Roads leading to and surrounding the terminal were closed down as police investigated the threat.
Around an hour after passengers were ordered to leave the building they were allowed back inside as the all clear was given, according to Fox 5 New York.
Officers deemed the luggage to be safe, though it is not clear at this time why it was left unattended.
The security comes amid tension following the attack in Istanbul yesterday which left 41 dead and more than 200 injured.
The Port Authority of New York announced that additional armed officers were being added in high-visibility areas to reassure airline passengers in the wake of the terror attack in Turkey.
The FBI Joint Terrorism Task Force, along with local law enforcement, is coordinating security efforts with the agency.
All scheduled flights between the U.S. and Ataturk Airport, in Istanbul, were also suspended following the blasts, with ten inbound Turkish Airlines flights held briefly after landing in America.
Two planes arrived at JFK yesterday, with more flights arriving in Boston, Chicago, Atlanta, Miami, Washington and San Francisco later in the evening without incident.
Three men attacked Ataturk airport after pulling up in taxis, then shooting their way into the terminal building before detonating their suicide vests, police said.
CCTV images show desperate passengers fleeing for their lives as the bombs detonate, including one who blew himself up after being shot by a hero policeman.
The scenes of holidaymakers scrambling for the exits as explosions rip through the terminal sending ceiling tiles crashing down echo an almost identical attack in Brussels earlier this year.
The New York Port Authority had announced more armed security for JFK, La Guardia and Newark airports in the wake of the Istanbul attack, though added there is no specific threat against the city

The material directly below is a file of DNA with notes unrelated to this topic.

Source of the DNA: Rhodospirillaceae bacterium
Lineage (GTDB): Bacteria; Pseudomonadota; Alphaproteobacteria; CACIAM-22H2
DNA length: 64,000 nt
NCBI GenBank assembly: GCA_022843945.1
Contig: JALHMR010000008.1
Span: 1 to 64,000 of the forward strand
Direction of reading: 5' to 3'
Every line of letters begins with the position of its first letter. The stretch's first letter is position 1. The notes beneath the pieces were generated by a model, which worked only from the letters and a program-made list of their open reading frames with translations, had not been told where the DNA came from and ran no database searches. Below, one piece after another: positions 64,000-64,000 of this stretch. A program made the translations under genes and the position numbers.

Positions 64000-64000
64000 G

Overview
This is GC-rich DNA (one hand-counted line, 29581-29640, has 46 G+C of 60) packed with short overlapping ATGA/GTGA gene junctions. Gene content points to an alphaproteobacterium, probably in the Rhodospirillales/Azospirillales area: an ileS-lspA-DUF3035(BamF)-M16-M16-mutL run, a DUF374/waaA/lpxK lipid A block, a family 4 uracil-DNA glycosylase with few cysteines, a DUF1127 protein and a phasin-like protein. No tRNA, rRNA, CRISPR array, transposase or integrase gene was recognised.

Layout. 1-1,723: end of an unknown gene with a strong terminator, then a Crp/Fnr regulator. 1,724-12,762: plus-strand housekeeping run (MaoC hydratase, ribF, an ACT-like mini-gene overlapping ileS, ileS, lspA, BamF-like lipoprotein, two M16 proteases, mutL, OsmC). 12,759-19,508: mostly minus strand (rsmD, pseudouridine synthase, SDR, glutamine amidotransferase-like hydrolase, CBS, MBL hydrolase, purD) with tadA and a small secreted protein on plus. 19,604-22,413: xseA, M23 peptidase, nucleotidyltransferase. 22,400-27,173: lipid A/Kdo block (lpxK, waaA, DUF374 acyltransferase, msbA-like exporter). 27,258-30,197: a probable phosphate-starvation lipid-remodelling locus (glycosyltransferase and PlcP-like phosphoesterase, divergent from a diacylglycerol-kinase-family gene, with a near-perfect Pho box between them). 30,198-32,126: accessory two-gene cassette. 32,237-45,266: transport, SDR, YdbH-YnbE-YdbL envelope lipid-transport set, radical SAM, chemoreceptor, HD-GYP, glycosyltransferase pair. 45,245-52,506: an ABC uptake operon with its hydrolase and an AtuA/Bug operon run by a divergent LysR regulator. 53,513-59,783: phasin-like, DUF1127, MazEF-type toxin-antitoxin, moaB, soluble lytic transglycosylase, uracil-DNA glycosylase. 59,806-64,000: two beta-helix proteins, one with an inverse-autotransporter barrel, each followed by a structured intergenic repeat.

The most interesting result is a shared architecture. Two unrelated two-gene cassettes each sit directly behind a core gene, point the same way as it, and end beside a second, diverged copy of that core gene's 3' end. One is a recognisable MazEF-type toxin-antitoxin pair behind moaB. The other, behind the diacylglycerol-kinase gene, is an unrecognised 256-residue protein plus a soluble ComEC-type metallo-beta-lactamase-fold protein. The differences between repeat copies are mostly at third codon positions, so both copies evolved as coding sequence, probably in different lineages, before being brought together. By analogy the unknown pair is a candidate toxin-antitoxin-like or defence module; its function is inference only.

Security experts in the U.S. have long warned about the problem of defending so-called ‘soft targets’, places where security is relatively lax but people still gather in large numbers.
Such attacks have been repeated over the last year to often devastating effect – from the attack on Paris last December, to the shooting at Pulse nightclub in Orlando earlier this month.
Speaking after the Paris attack, in which 130 people were killing in coordinated attacks on the Bataclan music venue, soccer stadium and cafes in the city center, John Kerry said: ‘Shopping malls, a restaurant — anywhere.
‘The idea is to make us believe that we are always going to be in such grave and imminent danger that we actually have to stop what we’re doing and change our choices and change our way of life.’
The attackers, who have yet to be identified, shot their way into the terminal at Ataturk (left) before detonating their suicide vests (right), sending passengers running for their lives
California Democrat Sen. Diane Feinstein, the ranking Democrat on the Senate Intelligence Committee, told NBC: ‘A building is one thing. It’s another thing to hit a soft target.
‘To walk into restaurants where people are having a Friday night dinner, to kill everybody you can kill. To go into a concert hall, do the same thing.’
The terror threat level in New York remains elevated following yesterday’s attack, meaning there is a ‘significant risk of terror attacks’, though officials said they are not aware of a specific threat against the city.